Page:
International Policy Digest

Impact Partners
Entertainment /08 May 2020
05.08.20

‘Spaceship Earth’ Review

Many of us built a terrarium for science class when we were in junior high. Did you ever fantasize about living in it? Well, that’s basically what happened in 1991, when 8 scientists were sealed up in Biosphere 2, a giant terrarium built in Oracle, Arizona. Their mission was to live a self-sustained existence for two years, and this was done in the name of scientific research that could lead to humans living in space. It was known as Biosphere 2, since they considered Earth to be Number 1. Filmmaker Matt Wolf kicks off Spaceship Earth with actual news clips from that day in 1991, when the door was shut behind the eight biospherians.

After running those initial clips, Mr. Wolf immediately takes us back 25 years prior, and introduces us to The Synergists – a group of resourceful, very smart, free-thinkers who assembled in San Francisco under the charismatic leadership of John Allen. At first, it’s a little confusing why we are watching these old ‘home movies’ from what appears to be a commune, and listening to these people, now 50 years older, talking about the good old days. Of course, the backstory of these folks with nicknames like Johnny Dolphin, Flash, Salty, and Firefly turns out to be the foundation of Biosphere 2…but not before they form Synergia Ranch in 1969 New Mexico, and then build a ship in Oakland from scrap metal in 1974. Their ship was named Heraclitus, after the Greek philosopher, and their inspiration was derived from writers Buckminster Fuller (Operating Manual for Spaceship Earth), René Daumal (Mount Analogue), and William S. Burroughs.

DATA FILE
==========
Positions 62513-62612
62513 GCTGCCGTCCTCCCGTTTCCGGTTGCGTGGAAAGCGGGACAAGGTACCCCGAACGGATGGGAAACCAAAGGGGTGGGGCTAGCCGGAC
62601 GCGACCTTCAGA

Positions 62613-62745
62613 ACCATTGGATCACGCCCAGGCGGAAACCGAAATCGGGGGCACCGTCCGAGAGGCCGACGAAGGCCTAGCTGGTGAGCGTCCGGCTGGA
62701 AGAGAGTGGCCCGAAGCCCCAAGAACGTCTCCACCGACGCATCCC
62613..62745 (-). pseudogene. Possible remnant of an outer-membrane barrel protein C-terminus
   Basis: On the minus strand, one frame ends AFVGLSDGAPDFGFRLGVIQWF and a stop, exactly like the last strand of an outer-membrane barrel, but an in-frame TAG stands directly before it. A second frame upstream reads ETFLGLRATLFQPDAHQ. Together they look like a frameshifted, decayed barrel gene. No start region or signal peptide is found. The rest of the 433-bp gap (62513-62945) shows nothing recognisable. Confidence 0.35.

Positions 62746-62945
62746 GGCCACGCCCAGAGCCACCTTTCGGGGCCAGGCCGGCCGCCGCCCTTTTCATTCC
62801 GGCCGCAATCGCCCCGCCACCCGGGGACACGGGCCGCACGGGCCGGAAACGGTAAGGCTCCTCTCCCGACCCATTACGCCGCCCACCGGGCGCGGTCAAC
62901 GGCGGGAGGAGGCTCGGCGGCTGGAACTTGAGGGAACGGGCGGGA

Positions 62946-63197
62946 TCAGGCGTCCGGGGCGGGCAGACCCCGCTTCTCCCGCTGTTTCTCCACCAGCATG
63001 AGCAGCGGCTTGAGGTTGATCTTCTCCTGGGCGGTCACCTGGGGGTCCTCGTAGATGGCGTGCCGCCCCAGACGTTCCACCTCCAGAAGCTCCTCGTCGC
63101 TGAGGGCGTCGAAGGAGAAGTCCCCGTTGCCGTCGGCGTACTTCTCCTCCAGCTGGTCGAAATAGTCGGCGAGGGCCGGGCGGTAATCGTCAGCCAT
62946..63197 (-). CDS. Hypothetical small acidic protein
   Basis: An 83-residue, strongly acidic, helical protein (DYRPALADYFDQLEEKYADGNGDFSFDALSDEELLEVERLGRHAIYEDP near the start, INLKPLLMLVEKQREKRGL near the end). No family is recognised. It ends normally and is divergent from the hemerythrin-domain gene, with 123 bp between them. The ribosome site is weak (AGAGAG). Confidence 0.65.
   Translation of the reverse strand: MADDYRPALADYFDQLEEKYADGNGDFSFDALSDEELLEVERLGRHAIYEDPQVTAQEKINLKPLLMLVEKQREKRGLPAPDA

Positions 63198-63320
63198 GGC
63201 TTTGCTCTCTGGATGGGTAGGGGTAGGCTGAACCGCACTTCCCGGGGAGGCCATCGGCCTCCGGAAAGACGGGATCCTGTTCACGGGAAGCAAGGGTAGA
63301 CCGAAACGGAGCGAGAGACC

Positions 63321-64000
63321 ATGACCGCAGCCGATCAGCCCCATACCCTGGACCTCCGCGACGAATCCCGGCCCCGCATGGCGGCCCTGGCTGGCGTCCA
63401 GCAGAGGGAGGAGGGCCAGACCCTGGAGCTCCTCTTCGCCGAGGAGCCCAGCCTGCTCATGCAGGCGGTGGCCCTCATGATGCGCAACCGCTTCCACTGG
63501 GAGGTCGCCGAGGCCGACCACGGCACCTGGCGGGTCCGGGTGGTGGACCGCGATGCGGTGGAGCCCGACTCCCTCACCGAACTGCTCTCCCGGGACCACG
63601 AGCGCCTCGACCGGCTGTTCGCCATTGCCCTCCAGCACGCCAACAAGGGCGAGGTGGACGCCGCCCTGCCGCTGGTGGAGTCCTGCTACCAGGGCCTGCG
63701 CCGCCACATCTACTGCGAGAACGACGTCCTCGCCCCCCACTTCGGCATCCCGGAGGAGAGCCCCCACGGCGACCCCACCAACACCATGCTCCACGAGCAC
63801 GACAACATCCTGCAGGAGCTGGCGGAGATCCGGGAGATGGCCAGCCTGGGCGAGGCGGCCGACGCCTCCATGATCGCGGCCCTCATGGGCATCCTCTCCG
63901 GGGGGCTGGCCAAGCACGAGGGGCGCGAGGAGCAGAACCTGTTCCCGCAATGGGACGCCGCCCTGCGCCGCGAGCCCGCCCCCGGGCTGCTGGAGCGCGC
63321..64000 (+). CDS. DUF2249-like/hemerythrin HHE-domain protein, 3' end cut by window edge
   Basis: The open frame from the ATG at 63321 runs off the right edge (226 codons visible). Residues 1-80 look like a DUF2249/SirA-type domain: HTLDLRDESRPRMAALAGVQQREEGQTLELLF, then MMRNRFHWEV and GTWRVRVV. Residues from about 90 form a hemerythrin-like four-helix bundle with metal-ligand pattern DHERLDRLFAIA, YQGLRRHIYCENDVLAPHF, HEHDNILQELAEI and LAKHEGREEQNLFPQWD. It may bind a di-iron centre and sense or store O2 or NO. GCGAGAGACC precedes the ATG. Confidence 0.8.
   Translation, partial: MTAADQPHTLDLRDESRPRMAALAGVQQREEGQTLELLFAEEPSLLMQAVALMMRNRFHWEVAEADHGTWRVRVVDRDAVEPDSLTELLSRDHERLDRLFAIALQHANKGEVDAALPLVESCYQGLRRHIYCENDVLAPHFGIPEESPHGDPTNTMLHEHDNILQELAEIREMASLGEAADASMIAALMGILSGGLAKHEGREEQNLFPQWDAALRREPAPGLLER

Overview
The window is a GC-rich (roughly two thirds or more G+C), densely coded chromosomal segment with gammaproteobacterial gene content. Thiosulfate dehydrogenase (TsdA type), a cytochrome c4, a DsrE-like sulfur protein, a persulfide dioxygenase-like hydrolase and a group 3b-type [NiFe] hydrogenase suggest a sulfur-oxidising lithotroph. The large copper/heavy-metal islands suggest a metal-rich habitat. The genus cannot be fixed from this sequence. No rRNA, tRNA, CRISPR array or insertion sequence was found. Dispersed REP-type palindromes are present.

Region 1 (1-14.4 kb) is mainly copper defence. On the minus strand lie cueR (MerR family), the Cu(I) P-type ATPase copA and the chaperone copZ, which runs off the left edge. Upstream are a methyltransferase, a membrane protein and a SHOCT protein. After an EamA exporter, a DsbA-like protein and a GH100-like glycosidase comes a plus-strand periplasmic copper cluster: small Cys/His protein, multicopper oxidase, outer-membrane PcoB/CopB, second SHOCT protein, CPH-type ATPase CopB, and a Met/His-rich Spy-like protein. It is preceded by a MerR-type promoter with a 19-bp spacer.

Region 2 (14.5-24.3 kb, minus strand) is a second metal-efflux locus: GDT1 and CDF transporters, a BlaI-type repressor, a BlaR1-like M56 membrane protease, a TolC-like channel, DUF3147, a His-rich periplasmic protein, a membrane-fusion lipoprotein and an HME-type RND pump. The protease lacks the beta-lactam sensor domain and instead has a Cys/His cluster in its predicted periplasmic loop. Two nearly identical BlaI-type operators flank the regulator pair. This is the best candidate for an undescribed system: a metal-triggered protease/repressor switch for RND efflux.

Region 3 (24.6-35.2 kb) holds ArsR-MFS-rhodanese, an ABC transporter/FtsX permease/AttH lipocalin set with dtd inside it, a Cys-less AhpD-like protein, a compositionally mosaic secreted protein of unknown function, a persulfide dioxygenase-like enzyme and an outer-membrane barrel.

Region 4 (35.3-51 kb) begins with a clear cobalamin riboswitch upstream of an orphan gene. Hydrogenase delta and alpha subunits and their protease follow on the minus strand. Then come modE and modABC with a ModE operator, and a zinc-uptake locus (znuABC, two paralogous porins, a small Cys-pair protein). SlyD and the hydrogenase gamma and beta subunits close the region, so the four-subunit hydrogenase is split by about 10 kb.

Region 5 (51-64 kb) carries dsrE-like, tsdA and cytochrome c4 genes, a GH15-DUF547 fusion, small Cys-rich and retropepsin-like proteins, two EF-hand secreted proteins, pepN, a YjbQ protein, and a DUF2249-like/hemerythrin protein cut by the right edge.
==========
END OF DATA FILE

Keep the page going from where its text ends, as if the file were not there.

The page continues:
It’s understandable if your thoughts drift towards a ‘cult’ or ‘commune,’ but as one of them states, they were “a corporation, not a commune.” With international interests in a hotel, an art gallery, and a theatrical group, amongst other enterprises, they were able to sustain their creative pursuits. Inspired by the 1972 movie Silent Running, Mr. Allen and their in-house architect Phil Hawes began working on the idea of a self-contained space colony. By 1986, design work for Biosphere 2 had begun and Fort Worth oil billionaire Ed Bass was bankrolling the project. It was a massive undertaking, both in terms of planning and construction. The training and selection of biospherians began in 1990.

Given today’s ‘social distancing’ due to COVID-19, it’s a bit ironic that we are looking back 28 years to a small group isolating in a self-contained environment. Filmmaker Wolf doesn’t shy away from the science skeptics who, with a smidge of jealousy labeled the venture “trendy ecological entertainment.” Whatever you call it, this was an international event and drew interest from all walks of life right up until 1993, when the biospherians walked out of the dome. In another sign of remarkable symmetry to today’s world, in 1994 Mr. Bass fired most of the original group, and put Steve Bannon (yes that Steve Bannon) in charge of Biosphere 2. It might not surprise you that most of the scientific data and research soon disappeared.

Wolf takes us 25 years after the mission to catch up with Mr. Allen and other Synergists. The Synergia Ranch still exists and John Allen remains as energetic and idealistic as he was in the 1960s. Biosphere 2 is now open to the public and is managed by the University of Arizona. We still aren’t sure whether a pre-fab paradise will work in space…Wolf’s film is filled with interesting tidbits from 3 different eras, and though the early days are quite entertaining, it seems entirely too much time is devoted to the time prior to the Biosphere. Because of that, many of our questions remain unanswered as to whether the two years of advanced research, or whether the effort was nothing more than a glorified publicity stunt. Either way, capturing this in documentary form allows the 1991 Biosphere 2 project to be explained to future generations…some we hope will be as innovative, and dream as big as the Synergists.

Spaceship Earth is available on Laemmle.